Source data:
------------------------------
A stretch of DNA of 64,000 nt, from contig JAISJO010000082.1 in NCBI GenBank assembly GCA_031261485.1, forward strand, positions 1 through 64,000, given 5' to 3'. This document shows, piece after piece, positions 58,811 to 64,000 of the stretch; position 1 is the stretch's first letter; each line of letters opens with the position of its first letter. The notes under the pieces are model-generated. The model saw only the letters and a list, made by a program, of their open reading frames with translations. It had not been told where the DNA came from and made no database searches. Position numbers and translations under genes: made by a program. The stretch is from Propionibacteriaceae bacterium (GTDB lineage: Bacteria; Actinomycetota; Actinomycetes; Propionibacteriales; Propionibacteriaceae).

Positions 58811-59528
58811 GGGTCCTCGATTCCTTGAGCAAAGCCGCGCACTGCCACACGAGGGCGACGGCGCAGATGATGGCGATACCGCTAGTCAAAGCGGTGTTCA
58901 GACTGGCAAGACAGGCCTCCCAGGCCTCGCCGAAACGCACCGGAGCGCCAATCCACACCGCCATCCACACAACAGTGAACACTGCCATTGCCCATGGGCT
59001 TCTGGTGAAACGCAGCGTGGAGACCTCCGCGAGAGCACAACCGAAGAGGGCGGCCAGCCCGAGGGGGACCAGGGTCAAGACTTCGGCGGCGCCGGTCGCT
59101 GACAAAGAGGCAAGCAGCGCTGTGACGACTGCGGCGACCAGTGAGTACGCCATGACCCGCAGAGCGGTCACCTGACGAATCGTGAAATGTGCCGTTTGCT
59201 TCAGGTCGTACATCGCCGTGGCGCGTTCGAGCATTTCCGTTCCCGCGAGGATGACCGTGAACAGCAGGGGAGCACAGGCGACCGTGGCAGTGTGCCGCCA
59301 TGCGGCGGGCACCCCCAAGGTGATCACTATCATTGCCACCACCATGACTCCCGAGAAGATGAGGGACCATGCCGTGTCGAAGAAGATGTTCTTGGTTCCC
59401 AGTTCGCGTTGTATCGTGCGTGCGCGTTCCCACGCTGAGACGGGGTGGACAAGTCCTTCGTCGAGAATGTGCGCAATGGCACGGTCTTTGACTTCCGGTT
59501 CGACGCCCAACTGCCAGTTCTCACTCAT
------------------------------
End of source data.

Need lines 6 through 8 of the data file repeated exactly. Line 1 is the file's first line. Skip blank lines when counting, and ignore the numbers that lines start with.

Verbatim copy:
59101 GACAAAGAGGCAAGCAGCGCTGTGACGACTGCGGCGACCAGTGAGTACGCCATGACCCGCAGAGCGGTCACCTGACGAATCGTGAAATGTGCCGTTTGCT
59201 TCAGGTCGTACATCGCCGTGGCGCGTTCGAGCATTTCCGTTCCCGCGAGGATGACCGTGAACAGCAGGGGAGCACAGGCGACCGTGGCAGTGTGCCGCCA
59301 TGCGGCGGGCACCCCCAAGGTGATCACTATCATTGCCACCACCATGACTCCCGAGAAGATGAGGGACCATGCCGTGTCGAAGAAGATGTTCTTGGTTCCC